Dock v. Tuchman

Annotate this Case

497 N.E.2d 945 (1986)

Morton L. DOCK and Helen Dock, Appellants, Sam L. Dock, Esther Dock, et al., Appellants, v. Joseph H. TUCHMAN and Tuck's Treasures, Inc., Appellees.

No. 73A01-8606-CV-168.

Court of Appeals of Indiana, First District.

September 30, 1986.

Rehearing Denied November 21, 1986.

James R. Fisher, Ice, Miller, Donadio & Ryan, Indianapolis, for appellants.

Morris L. Klapper, Ronald G. Isaac, Klapper & Isaac, G.R. Parish, Jr., Dutton & Overman, Indianapolis, for appellees.

NEAL, Judge.


Appellant-judgment defendants, Morton L. Dock and Helen Dock (the Docks), bring this interlocutory appeal, contesting an order of execution entered by the Shelby Superior Court seizing the proceeds of life insurance policies to partially satisfy a judgment in favor of appellee-judgment creditors, Joseph H. Tuchman and Tuck's Treasures, Inc. (Tuchman).

We reverse and remand with an order to vacate the writ of execution.


On October 26, 1984, Tuchman, individually and as president of Tuck's Treasures, Inc., filed a complaint against the Docks. In it, Tuchman demanded an accounting for all transactions involving funds Tuchman had deposited with the Docks for investment purposes. Tuchman alleged that the Docks committed fraud and misrepresentation to exert unauthorized control over the funds. On August 22, 1985, Tuchman filed a motion for summary judgment, including two supporting affidavits, again alleging fraud and misrepresentation. The trial court held a hearing on this motion on October 11, 1985. The Docks were not present at this hearing. The trial court found "clear and convincing" evidence that the Docks had knowingly and intentionally committed fraud and had exerted unauthorized control over Tuchman's property; it granted the motion and awarded Tuchman a judgment in the amount of $582,961.20, plus costs and attorney fees.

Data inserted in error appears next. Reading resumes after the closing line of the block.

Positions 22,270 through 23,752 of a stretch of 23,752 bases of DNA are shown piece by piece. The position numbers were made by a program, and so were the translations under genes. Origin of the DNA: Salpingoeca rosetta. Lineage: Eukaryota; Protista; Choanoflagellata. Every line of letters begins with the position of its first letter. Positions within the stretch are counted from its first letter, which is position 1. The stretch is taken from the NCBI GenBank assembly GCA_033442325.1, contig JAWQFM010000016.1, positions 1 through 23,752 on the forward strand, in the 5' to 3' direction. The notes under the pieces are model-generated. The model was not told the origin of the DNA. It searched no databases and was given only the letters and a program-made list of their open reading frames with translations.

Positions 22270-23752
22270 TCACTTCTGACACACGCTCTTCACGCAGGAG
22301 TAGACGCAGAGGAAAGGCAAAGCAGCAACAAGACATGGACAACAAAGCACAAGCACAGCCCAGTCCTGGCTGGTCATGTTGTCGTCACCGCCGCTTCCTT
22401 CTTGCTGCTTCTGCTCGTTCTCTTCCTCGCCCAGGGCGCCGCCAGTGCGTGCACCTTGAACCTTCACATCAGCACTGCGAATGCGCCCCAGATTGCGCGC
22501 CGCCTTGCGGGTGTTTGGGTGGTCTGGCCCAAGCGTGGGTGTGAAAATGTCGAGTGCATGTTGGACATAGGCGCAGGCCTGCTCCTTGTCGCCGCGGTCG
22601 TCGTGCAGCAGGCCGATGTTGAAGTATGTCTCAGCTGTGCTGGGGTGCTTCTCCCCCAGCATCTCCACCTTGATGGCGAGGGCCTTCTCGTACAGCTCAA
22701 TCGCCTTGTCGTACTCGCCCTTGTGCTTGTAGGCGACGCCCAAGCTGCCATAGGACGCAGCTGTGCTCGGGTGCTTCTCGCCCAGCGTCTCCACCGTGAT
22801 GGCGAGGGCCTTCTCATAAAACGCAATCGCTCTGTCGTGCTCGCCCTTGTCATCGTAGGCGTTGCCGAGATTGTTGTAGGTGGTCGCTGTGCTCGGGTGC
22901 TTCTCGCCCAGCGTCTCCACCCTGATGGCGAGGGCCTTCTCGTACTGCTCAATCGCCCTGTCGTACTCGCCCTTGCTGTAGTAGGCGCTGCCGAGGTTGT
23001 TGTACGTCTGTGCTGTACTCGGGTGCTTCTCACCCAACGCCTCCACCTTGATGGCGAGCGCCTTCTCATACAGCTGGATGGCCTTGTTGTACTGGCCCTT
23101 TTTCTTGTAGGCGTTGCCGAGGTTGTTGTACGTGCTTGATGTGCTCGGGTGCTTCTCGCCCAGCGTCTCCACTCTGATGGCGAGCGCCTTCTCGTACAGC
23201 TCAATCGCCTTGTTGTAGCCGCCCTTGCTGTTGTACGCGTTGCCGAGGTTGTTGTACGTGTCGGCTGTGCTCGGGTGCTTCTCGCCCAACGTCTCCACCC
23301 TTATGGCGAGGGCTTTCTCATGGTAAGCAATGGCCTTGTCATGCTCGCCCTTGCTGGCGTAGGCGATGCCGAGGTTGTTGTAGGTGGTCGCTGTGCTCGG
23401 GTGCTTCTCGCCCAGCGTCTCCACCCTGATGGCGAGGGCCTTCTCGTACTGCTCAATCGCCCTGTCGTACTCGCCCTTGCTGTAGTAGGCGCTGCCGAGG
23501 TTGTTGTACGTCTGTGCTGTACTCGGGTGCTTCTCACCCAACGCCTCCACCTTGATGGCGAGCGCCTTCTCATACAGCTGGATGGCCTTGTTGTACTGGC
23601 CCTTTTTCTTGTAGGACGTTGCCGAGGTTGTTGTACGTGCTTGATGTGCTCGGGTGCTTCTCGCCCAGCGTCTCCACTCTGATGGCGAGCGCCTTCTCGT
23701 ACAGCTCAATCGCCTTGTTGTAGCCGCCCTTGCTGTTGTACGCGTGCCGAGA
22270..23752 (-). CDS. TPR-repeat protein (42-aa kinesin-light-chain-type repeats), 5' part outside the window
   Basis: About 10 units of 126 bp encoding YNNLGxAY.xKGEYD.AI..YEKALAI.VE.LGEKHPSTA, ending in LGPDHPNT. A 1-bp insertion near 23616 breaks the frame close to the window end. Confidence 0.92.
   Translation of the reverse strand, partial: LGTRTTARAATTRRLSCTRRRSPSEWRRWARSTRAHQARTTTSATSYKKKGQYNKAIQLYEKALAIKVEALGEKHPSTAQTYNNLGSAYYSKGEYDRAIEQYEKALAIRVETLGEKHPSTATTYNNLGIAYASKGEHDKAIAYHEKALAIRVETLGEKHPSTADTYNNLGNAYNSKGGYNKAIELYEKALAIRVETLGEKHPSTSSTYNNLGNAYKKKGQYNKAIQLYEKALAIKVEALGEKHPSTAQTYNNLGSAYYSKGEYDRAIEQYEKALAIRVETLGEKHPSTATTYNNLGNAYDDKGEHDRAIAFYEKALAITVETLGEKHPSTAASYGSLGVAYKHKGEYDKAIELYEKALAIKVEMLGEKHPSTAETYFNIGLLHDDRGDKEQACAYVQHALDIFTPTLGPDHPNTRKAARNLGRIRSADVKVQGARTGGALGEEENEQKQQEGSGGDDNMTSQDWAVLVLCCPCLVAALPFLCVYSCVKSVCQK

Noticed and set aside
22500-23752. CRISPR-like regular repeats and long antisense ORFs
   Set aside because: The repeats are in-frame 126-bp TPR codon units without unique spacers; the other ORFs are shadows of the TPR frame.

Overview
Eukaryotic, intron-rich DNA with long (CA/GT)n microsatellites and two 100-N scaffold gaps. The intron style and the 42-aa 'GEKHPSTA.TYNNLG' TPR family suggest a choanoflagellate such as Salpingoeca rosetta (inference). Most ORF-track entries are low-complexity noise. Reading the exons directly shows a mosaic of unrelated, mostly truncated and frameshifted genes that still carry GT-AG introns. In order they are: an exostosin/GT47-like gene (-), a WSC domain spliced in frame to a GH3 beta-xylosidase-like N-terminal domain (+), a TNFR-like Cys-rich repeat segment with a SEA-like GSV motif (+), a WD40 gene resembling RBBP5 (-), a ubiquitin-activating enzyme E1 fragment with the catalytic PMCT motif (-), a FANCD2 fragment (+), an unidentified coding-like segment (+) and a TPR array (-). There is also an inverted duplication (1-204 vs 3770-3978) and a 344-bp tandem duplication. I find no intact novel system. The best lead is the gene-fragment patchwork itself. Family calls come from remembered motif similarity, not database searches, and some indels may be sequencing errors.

On October 21, 1985, Tuchman filed for proceedings supplemental. Named, among others, as garnishee defendants were two insurance companies that had issued policies on the life of Morton L. Dock. Helen *946 Dock is the named beneficiary in all of the policies. Morton L. Dock died on March 26, 1986. On May 29, 1986, Tuchman filed a motion, with a supporting brief, for a writ of execution upon the life insurance proceeds. The trial court granted the motion and entered an order of execution on June 3, 1986, determining that the Docks were subject to the judgment as a result of the prior finding of intentional fraud. The court also determined that the life insurance proceeds were not statutorily exempt from execution; therefore, it ordered that the proceeds be seized to partially satisfy Tuchman's judgment. From that order, Helen Dock brings this interlocutory appeal.


The only issue properly presented for our consideration is as follows: